In Brian’s version he gives the stakes an OB and an attack table, in this case +25OB and the Spear attack table. I have used this same threat in some of my adventures but I tend to use “(x number) of ‘A’ puncture criticals” rather than an OB. On the A puncture critical table there are plenty of chances of no extra damage or just a couple of hits but chances are at least one stake will do something regardless of what level the characters are. With Brian’s version a +25OB means that probably most characters won’t take any damage as their DB will cancel most of the OB and the GM would probably have to roll open ended to ‘hit’.

Furthermore there is only one fatal result (a natural 00) on the ‘A’ puncture critical column. No one really wants the hero to die to a fairly simple staked pit trap or in this case a balancing beam style challenge. Heroes should die heroically, at least most of the time. With my version I don’t need to pull any punches knowing that the challenge could harm, hinder and challenge the party, there are still nasty wounds that can happen on the A critical. That 00 result is a severed vein leading to a heart failure but with life keeping plus vein/artery repair (5th, 7th and 8th level respectively) the fatality can be avoided. Even if your party are not 8th level those spells are ‘overcastable’ at a push.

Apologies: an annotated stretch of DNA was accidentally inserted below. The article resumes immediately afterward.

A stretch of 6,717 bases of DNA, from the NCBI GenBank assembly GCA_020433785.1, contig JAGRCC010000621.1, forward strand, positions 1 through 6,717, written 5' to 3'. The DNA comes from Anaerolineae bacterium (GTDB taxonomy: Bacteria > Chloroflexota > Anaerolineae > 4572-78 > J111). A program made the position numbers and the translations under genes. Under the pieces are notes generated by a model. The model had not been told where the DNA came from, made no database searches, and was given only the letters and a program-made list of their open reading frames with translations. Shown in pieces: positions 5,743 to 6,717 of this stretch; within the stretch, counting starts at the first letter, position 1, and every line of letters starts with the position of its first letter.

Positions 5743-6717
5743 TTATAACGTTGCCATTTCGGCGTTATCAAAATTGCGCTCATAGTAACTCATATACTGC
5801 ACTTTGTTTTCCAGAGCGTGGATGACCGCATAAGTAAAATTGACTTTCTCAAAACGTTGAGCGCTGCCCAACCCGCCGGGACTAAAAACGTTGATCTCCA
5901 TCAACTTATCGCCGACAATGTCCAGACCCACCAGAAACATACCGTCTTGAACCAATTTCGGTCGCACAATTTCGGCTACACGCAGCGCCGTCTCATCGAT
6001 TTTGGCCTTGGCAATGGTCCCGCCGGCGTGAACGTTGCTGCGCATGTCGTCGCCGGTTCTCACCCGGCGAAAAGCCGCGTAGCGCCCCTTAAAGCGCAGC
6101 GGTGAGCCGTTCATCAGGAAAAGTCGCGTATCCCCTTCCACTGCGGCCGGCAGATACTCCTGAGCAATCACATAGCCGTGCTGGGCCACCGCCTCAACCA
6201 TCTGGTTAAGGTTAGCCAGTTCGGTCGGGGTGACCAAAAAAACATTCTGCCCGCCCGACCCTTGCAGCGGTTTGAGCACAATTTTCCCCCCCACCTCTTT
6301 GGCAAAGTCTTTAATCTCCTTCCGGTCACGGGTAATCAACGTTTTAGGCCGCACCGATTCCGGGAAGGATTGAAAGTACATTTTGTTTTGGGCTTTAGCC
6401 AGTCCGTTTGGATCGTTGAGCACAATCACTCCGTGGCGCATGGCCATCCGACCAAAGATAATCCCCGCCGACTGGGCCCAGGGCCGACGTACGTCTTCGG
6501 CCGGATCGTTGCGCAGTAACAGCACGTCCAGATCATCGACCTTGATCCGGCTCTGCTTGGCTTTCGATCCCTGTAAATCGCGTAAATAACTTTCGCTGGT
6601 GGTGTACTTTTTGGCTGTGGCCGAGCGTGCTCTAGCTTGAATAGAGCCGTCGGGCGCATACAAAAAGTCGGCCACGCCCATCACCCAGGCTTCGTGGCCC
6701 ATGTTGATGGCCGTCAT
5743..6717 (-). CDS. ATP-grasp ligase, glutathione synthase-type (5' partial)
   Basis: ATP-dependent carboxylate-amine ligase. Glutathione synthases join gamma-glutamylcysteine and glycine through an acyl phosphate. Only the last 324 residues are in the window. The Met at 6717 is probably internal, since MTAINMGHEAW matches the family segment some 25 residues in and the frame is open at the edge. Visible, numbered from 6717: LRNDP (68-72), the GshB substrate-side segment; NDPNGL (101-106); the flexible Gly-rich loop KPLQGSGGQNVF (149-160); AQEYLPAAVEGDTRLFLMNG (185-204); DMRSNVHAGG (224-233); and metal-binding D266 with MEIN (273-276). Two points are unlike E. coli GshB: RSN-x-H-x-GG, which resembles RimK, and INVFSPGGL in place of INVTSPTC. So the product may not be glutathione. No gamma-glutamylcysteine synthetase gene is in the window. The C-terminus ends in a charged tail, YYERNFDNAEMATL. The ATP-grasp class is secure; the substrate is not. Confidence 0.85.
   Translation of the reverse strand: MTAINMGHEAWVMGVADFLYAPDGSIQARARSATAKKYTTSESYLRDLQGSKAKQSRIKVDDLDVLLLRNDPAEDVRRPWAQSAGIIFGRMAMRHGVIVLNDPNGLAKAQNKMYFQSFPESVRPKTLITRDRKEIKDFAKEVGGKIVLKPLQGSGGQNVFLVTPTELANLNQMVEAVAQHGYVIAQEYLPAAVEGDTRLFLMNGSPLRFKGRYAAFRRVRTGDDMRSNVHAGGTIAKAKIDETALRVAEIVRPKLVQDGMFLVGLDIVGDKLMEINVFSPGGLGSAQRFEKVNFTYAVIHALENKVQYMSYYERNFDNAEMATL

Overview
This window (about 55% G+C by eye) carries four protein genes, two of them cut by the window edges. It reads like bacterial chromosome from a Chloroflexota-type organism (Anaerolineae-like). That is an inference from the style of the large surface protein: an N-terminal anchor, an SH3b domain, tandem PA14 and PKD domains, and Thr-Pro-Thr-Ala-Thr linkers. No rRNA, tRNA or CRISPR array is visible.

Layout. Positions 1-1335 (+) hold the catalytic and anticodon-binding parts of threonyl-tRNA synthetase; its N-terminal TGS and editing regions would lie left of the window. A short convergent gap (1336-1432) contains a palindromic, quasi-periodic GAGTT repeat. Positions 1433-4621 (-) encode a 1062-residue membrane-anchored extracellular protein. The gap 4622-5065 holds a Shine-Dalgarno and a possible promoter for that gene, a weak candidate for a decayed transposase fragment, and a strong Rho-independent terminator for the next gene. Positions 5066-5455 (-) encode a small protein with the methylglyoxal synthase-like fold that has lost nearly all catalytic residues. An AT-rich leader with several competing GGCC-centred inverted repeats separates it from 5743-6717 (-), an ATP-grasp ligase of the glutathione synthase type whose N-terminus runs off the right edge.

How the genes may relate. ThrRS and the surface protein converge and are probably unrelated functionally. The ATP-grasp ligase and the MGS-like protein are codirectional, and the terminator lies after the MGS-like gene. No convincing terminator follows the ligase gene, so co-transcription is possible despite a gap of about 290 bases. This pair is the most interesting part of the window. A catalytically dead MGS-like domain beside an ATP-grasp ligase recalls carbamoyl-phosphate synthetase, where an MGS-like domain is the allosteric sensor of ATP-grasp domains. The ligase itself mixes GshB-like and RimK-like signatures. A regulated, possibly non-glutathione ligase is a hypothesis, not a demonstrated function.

In contrast an open ended attack roll is five times more likely than a natural 00 on the critical and that opens the way to much more severe criticals than just an A.

So for future adventure hooks which method would you prefer for pits and traps? Fixed criticals or OBs for attacks? Do you care? We can use this to improve our adventure hooks for everyone.